Congruent and Noncongruent Affecting Variables

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[As background for this discussion, see: Basic Scheme of the Five Aggregates]

The Aggregate of Other Affecting Variables

Among the five aggregate factors (phung-po, Skt. skandha) that compose each of moment of cognition, the aggregate of other affecting variables (‘du-byed-kyi phung-po, Skt. samskaraskandha, aggregate of karmic formations, aggregate of volitions) contains two types of affecting variables:

  • Congruent affecting variables (ldan-pa’i ‘du-byed)
  • Noncongruent affecting variables (ldan-min ‘du-byed).

Congruent affecting variables share five congruent features (mtshungs-ldan lnga, five things in common) with the primary consciousness (rnam-shes) during that moment of cognition. They are only congruent with that primary consciousness in terms of these five variables, but not congruent in all ways. They are not identical with the primary consciousness that they accompany.

The noncongruent affecting variables in this aggregate accompany the cognition, affect the experience, but do not share five congruent features with the primary consciousness of the cognition.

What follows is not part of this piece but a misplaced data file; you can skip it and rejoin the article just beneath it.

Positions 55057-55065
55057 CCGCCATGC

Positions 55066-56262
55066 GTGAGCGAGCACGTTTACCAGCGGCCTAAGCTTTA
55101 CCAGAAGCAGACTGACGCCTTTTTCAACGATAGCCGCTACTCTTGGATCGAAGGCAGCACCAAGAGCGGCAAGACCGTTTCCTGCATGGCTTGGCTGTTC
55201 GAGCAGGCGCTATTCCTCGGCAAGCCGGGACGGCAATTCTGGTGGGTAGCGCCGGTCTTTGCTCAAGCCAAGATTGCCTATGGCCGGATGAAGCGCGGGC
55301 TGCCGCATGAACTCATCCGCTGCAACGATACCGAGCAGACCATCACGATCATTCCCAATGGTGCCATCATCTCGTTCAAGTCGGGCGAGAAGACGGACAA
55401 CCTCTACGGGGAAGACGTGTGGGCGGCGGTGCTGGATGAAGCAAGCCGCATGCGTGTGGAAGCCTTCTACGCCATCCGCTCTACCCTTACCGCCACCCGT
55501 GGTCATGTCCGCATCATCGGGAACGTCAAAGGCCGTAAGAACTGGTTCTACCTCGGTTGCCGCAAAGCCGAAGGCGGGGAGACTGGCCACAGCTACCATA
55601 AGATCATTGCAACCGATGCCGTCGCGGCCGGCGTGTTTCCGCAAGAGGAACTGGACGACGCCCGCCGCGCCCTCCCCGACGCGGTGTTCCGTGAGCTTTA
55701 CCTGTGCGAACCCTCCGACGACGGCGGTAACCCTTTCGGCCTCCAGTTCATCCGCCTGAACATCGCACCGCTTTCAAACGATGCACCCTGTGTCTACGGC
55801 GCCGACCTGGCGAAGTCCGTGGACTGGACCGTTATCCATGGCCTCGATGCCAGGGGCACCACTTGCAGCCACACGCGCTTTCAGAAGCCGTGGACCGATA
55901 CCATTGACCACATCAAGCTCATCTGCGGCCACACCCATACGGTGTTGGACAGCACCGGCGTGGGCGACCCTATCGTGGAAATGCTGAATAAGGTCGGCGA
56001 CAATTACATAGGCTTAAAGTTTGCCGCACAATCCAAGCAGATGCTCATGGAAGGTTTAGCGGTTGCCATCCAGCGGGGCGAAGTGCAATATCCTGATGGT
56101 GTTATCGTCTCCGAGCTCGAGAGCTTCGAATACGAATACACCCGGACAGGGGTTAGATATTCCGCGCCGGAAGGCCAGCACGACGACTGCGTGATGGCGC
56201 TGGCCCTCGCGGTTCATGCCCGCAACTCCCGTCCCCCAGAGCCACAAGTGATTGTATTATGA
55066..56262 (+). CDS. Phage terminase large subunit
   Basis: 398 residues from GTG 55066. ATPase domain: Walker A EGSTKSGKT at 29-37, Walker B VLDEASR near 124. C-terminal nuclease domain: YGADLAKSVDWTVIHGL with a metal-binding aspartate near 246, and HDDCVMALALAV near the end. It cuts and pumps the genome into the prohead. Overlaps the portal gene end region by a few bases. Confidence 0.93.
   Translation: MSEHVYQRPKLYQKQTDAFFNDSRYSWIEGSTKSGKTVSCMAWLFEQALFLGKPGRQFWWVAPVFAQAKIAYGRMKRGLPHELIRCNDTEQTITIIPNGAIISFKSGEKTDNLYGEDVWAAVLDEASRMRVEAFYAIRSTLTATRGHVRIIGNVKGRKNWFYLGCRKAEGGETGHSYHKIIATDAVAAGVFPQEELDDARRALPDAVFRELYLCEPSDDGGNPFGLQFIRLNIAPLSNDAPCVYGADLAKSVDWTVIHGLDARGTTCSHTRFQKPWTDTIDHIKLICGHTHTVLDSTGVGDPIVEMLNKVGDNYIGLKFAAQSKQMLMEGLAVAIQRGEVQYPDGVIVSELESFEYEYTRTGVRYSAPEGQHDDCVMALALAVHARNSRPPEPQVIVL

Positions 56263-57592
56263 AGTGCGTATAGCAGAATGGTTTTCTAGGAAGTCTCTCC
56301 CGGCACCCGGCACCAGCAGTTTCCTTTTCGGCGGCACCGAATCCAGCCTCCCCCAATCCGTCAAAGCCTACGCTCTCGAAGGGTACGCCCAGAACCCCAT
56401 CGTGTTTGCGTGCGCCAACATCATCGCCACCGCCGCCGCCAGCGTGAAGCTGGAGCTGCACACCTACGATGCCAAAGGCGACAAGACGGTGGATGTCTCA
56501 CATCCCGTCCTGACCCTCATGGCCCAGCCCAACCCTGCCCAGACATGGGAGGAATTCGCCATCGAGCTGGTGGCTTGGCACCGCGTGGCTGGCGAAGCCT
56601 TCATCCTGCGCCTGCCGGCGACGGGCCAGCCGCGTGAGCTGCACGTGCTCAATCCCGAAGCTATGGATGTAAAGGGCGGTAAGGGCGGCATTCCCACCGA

Five Congruent Features According to Vaibhashika

According to the Vaibhashika view of Vasubandhu’s A Treasure House of Special Topics of Knowledge (Chos mngon-pa’i mdzod, Skt. Abhidharmakosha), as explained by the seventeenth-century Gelug master Yeshe Gyaltsen (Kha-chen Ye-shes rgyal-mtshan) in Clearly Indicating the Manner of Primary Minds and Mental Factors (Sems-dang sems-byung-gi tshul gsal-bar bstan-pa), the five congruent features are:

  1. Reliance (rten) – relying on the same cognitive sensor (dbang-po) as the dominating condition (bdag-rkyen) for their arising
  2. Object (yul) – cognitively aiming at the same focal object (dmigs-yul) as the focal condition (dmigs-rkyen, objective condition) for their arising
  3. Mental aspect (rnam-pa) – giving rise to the same cognitive semblance (mental hologram) of the focal object as the aspect of the focal object cast on them and which they assume or take on,
  4. Time (dus) – arising, abiding, and ceasing simultaneously